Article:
2.7. Nature of Interaction Between DCPPI and F-/CN- Ions

To gain further insight into the actual nature of interaction 1H NMR titration experiments were performed. The 1H NMR spectrum of DCPPI (2.1 x 10-2 M; DMSO-d6) (Fig. 7) showed doublet(s) at δ 8.495-8.467(J = 8.4 Hz), 8.152-8.124 (J = 8.4 Hz), 8.863-8.842 (J = 6.3 Hz) and 8.577-8.552 (J = 7.5 Hz) ppm corresponding to Ha, Hb, Hc, and Hf resonances, respectively. A multiplet appeared at δ 7.76-7.66 ppm may be assigned to resonances of Hd and He protons (Figs. 7, S5) while resonances appeared at δ 13.713 and at δ 8.53 ppm, respectively are attributable to -NH and HV protons of imidazolyl and dicyanovinyl units. Upon a sequential addition of F- ions (0-1.0 Equiv) to a solution of DCPPI the -NH resonance initially broadened and disappeared. The chemical shifts corresponding to resonances of Hc, Hb and Hd, He protons shifted upfield and appeared at δ 8.84 (Δδ = 0.023 ppm), 8.06 (Δδ = 0.086 ppm), and 7.69 (Δδ = 0.063 ppm) ppm. Similarly, significant downfield shifts corresponding to Hf (8.664; Δδ = 0.087 ppm), HV (8.573; Δδ = 0.043 ppm) and Ha (8.637; Δδ = 0.142 ppm) proton resonances were also observed (Figs. S19- S22). Thus, the observed noticeable change particularly, at the –NH proton of DCPPI suggested about the deprotonation of the N–H fragment in the presence of F- [19-29].

Fig. (7).

Stacked partial 1H NMR spectra of DCPPI (2.1 x 10-2 M) upon addition of F- ions (0-1.0 Equiv) in DMSO-d6.

Similarly, the 1HNMR titration spectra (Fig. 8) of DCPPI illustrated significant changes in the presence of CN- ions. Upon addition of 0.25 to 0.5 Equiv of CN- chemical shift corresponding to HV proton at (8.53 ppm) get reduced and a new signal (HV’) appeared in the high field region, at (4.687 ppm). Further after the addition of 1.0 Equiv of CN- HV signal disappeared completely and HV’ signal dominated. Simultaneously, after the addition of 0.5 Equiv of CN- the -NH proton signal at (13.713 ppm) broadened without any significant shift and disappeared completely after the addition of 0.75 Equiv of CN-. The other observed change in the 1H NMR signals was almost consistent to changes occurred with F- ions. Moreover, the resonances attributed to Hc, Hd and He protons shifted upfield to appear at (8.83 (Δδ = 0.03 ppm) and (7.715 (Δδ = 0.045 ppm) ppm while Hb, Hf and Ha protons shifted downfield to appear at (8.302(Δδ = 0.15 ppm) and 8.628(Δδ = 0.05 ppm) ppm, respectively (Fig. 8, S23- S25). Thus, clearly suggested about the dual mode of interaction wherein, first Michael adduct was formed due to the nucleophile addition of cyanide at the dicyanovinyl fragment. The new entity so formed then further establish an interaction with -NH fragment of phenanthroimidazolyl was established [26, 35] through the -N…CN…H type of hydrogen bonding leading to typical deprotonation of the N–H function [19-29].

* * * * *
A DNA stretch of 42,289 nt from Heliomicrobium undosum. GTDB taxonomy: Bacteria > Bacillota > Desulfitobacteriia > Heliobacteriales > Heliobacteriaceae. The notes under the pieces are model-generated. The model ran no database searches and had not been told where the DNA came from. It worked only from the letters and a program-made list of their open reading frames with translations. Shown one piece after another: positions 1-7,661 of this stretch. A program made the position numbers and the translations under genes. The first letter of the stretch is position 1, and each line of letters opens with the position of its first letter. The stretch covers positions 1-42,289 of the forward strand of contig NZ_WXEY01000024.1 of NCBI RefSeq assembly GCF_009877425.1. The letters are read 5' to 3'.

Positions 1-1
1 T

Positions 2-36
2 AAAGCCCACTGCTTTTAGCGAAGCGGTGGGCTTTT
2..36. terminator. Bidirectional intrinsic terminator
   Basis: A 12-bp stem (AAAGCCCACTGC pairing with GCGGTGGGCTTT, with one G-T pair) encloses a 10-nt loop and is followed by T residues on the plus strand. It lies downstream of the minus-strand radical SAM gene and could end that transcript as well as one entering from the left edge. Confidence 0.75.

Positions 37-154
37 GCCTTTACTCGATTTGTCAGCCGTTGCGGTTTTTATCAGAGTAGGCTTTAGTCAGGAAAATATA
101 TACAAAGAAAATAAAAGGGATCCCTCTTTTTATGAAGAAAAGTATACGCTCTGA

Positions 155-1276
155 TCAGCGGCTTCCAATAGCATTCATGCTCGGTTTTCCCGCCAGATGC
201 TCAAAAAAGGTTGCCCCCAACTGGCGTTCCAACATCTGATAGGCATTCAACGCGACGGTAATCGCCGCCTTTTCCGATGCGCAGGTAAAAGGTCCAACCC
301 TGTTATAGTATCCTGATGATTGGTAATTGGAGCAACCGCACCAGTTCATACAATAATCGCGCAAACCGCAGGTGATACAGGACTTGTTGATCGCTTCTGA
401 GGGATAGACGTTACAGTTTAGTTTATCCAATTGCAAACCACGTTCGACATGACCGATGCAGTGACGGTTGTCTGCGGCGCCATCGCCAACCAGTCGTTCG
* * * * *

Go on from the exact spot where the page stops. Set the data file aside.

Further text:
Further, to prove the interaction of DCPPI with cyanide, 13C NMR spectra were analyzed. In the absence of cyanide 13C NMR spectrum of DCPPI showed resonances at δ 160.24, 148.67, 147.389, 137.730, 113.56 and 112.33, and 80.98 ppm attributable to C3, C8, C7, C4, C1 and C2 carbons, respectively (Fig. S6). Upon the addition of 1.5 Equiv of CN- the C3, C2 and C7 carbon signals shifted considerably in the upfield region and appeared at δ 30.344, 25.473 and 143.33 ppm, respectively while the C8 signal shifted downfield to appear at 148.792 ppm. Moreover, the carbon resonances of the phenyl ring showed upfield shift and was in the range of ∆δ 0.15 to 3 ppm (Fig. S25). The significant upfield shift in the resonances of C2 and C3 carbons clearly supported the formation of a Michael types adduct, DCPPI-CN- in the medium. Simultaneously, the downfield shift occurred in the resonances of C8 carbon also suggested about the interaction of CN- with –NH fragment of the imidazolyl unit through the hydrogen bonding [19-29].